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I'm writing a query that uses input from a search form where Brand, Type and Price are optional input fields:

SELECT * FROM `database` WHERE `brand` LIKE "%' . $brand . '%" AND `type` LIKE "%' . $type. '%" AND `price` LIKE "%' . $price . '%"

I am wondering if there is a way to say 'all' if nothing is entered into one of the fields. For example if they do not enter a value in the price field is there a way to tell SQL to just say ignore that section, eg:

AND `price` LIKE "*";

So the reuslts are still filtered by Brand and Type but can have any Price.

Any advice on this is appreciated! Thanks

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up vote 3 down vote accepted

As Ariel mentioned, it would be better to have PHP do the filtering as you build the query. Here's a code sample for doing it that way:

$sql = 'SELECT * FROM `database`';
$where = array();
if ($brand !== '') $where[] = '`brand` LIKE "%'.$brand.'%"';
if ($type !== '')  $where[] = '`type` LIKE "%'.$type.'%"';
if ($price !== '') $where[] = '`price` LIKE "%'.$price.'%"';
if (count($where) > 0) {
  $sql .= ' WHERE '.implode(' AND ', $where);
} else {
  // Error out; must specify at least one!
// Run $sql

NOTE: Please, please, please make sure that the $brand, $type, and $price variable contents are sanitized before you use them this way or you make yourself vulnerable to SQL injection attacks (ideally you should be using the PHP PDO database connector with prepared statements to sanitize the input).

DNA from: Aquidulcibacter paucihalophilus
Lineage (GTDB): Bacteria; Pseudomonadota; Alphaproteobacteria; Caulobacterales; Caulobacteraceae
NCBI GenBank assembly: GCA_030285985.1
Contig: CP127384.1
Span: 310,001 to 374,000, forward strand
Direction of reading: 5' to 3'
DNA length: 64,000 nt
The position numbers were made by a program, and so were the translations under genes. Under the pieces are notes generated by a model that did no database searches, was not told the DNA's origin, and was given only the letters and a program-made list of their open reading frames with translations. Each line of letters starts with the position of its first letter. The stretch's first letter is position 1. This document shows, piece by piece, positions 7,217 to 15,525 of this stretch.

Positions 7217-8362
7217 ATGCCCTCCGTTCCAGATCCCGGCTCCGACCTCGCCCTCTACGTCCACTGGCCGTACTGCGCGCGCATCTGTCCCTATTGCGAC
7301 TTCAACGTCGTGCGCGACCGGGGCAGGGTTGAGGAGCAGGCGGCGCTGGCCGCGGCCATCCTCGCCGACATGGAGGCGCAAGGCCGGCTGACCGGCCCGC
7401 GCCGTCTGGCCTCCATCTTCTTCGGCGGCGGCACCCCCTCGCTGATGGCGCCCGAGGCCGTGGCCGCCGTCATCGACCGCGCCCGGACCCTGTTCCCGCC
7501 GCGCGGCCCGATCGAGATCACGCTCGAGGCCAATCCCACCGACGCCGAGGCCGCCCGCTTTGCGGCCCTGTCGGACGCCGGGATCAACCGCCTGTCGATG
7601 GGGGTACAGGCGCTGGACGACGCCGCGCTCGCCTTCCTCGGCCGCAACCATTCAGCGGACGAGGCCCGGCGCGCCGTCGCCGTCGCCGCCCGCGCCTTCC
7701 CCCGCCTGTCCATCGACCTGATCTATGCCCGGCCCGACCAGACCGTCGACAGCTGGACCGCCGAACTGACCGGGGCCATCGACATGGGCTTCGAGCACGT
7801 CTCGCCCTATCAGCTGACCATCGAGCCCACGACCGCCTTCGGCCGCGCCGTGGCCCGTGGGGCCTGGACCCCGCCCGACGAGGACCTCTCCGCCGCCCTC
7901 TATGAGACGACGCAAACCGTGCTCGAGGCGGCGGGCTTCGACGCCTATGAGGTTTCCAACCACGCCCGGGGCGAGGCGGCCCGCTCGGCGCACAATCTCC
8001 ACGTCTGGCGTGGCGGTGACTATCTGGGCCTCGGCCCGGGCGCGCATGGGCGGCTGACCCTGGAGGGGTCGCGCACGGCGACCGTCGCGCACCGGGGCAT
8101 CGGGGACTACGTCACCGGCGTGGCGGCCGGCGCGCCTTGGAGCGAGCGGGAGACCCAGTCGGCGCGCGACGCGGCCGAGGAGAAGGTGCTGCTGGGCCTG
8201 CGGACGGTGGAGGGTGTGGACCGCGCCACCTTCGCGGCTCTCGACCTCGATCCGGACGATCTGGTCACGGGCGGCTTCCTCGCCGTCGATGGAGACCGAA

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Change the initialization of $sql to 'SELECT * from database where 1=1' then you don't have to worry about all the "AND"s. Just pile all the extra clauses with "AND" after that. – Alain Collins Sep 13 '12 at 5:48
"all the AND's"? There's exactly one "AND" in my script. My method reduces the need to one, while yours would have four repetitions. – MidnightLightning Sep 13 '12 at 5:54
If you like building up arrays and then concating them together, rather than writing legible SQL, have at it. – Alain Collins Sep 13 '12 at 15:25
If you like writing long, rambling, inefficient SQL queries that put more load on the database server than they need, to return a simple result, have at it your way. – MidnightLightning Sep 14 '12 at 3:15

Normally you do that in the front end language, not SQL.

But price LIKE '%' does, in fact, mean all (except for NULLs). So you are probably fine.

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If you have your form fields organized, you can do something like:

    $fields = array(
        // Form    // SQL
        'brand' => 'brand',
        'type'  => 'type',
        'price' => 'price',

    $sql  = 'SELECT * FROM `database`';
    $comb = ' WHERE ';
    foreach($fields as $form => $sqlfield)
        if (!isset($_POST[$form]))
        if (empty($_POST[$form]))
        // You can complicate your $fields structure and e.g. use an array
        // with both sql field name and "acceptable regexp" to check input
        // ...

        // This uses the obsolete form for mysql_*
        $sql .= $comb . $sqlfield . ' LIKE "%'
             . mysql_real_escape_string($_POST[$form])
             . '"';
        /* To use PDO, you would do something like
             $sql .= $comb . $sqlfield . 'LIKE ?';
             $par[] = $_POST[$form];
        $comb = ' AND ';
    // Other SQL to go here
    $sql .= " ORDER BY brand;";

    /* In PDO, after preparing query, you would bind parameters
       - $par[0] is value for parameter 1 and so on.
       foreach($par as $n => $value)
           bindParam($n+1, '%'.$value.'%');
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